Monday, October 6, 2008

Why journalists have to pay attention to the news

Like all good J-school profs, I make my students keep up with the news. This week we had a question on a news quiz about the fiscally and legally challenged state Senator, Dianne Wilkerson. (Whose name I spelled wrong in the test – 2 points off.)

The question asked:Long-time State Senator Dianne Wilkerson just barely lost the primary for her seat. What is she noted for?

a) She failed to file federal tax returns from 1991 to 1994.

b) She was endorsed by the mayor and the governor.

c) She’s the only African American in the state Senate.

d) She paid a $10,000 fine for campaign finance violations.

e) All of the above

The answer is e.

I wondered if this local news was important to these students. Then I picked up the twice weekly student paper – which is generally very good -- read a very positive story about Sen. Wilkerson. It failed to mention any of the tax and campaign finance problems.

It noted her history with NU:

Wilkerson said she has a long history with Northeastern and has made it a priority to "develop a mutual and respectful relationship between the university and the surrounding neighborhoods."

And it mentioned her recent primary loss and her write in campaign.

Despite setbacks, Wilkerson said her hopes were high that she would win.

"We are focusing on getting to November," Wilkerson said. "We believe we will be victorious."

No context. No mentions of a) b) or d). A single paragraph explaining her troubles and a comment from her would have gone a long way.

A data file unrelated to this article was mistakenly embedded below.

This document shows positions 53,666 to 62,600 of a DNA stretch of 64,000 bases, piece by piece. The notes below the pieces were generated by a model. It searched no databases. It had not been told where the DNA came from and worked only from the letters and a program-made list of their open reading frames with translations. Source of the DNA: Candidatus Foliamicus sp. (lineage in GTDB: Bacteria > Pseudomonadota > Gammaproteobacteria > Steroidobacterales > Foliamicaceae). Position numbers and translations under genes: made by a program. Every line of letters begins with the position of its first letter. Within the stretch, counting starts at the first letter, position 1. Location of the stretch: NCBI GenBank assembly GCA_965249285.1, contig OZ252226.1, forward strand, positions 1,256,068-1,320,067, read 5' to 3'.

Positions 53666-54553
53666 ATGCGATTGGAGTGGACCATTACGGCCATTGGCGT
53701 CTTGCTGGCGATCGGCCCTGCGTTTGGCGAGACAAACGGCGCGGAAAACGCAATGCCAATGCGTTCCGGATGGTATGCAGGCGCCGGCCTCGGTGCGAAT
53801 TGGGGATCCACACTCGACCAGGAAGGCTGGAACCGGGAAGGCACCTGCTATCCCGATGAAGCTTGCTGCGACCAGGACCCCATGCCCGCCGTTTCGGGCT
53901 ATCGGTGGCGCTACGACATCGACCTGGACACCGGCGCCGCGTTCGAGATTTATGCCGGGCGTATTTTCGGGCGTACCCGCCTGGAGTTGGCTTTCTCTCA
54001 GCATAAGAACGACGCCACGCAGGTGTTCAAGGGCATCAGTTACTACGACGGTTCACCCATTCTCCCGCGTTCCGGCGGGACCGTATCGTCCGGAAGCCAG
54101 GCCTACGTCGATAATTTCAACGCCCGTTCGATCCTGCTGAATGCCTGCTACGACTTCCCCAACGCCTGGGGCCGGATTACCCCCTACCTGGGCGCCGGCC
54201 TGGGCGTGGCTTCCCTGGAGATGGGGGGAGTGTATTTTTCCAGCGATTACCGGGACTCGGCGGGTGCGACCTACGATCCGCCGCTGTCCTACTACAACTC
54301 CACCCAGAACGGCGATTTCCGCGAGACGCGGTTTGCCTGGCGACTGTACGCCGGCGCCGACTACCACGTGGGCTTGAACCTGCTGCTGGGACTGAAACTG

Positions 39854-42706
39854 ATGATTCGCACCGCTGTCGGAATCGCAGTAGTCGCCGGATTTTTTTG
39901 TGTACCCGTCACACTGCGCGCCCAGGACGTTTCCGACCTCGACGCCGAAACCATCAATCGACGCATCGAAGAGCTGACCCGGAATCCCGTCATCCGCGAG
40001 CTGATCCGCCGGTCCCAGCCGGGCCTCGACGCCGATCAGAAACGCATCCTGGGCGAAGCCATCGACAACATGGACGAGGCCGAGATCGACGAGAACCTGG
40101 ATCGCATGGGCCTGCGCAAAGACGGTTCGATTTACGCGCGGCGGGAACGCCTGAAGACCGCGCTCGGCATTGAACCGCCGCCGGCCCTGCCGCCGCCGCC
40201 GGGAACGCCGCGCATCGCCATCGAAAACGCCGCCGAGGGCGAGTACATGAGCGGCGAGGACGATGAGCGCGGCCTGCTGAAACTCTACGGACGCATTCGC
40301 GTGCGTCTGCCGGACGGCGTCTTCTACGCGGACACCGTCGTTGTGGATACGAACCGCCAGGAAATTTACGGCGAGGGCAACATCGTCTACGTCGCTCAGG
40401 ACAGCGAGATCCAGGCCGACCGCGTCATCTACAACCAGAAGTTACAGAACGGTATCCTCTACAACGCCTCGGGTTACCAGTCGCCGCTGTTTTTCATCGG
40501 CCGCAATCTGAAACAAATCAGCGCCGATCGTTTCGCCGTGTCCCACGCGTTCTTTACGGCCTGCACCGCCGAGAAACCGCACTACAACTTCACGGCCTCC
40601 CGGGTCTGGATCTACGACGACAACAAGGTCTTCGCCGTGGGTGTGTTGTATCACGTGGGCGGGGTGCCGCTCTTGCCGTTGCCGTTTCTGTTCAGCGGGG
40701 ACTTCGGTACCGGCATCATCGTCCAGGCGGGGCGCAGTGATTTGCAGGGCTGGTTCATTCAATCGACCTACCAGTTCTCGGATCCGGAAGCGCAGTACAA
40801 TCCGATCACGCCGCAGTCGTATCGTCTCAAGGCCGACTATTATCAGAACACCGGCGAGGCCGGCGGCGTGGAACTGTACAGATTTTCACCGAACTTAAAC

So, I’m glad my students are up to date. A day or two later, this story appeared in the Globe.
State Senator Dianne Wilkerson, who has been dogged by legal troubles for years and lost the Democratic primary for her seat last month, now faces the possibility of disbarment

The state Office of the Bar Counsel filed a complaint yesterday accusing Wilkerson of violating the rules of professional conduct by lying under oath at a 2005 court hearing at which her nephew, Jermaine Berry, requested a new trial on a manslaughter conviction.


Anonymous said...

If you are going to keep up with the news at least now the facts. The senator did not have issues with campaign finance. She was fined unfairly for something that many politicians still do today and do not get fined for. She was fined $10,000 for a $500 campaign dress. It is not uncommon for politicians to rent suits etc. for campaigns and then charge it as a campaign expense.

The police who brought the charges against her are known to be dirty cops which is why the article omitted much of what you said was missing.

Lastly, dont mislead the youth, read truth to them. If you search for it you will find it. Dont be so inclined to jump from bandwagon and onto someones back. Lies and half truths are much more popular (it seems) than fairness and justice.

Tinkerr said...

I understand that some people think Sen. Wilkerson is being treated unfairly. We talked about that in class. But the four facts in the test are not in dispute. And, I think it is important to at least mention Wilkerson’s problems in a story about her reelection campaign. Then quote her response – Wilkerson argues that she’s been treated unfairly because of…. To ignore these very public issues is unfair to the reader.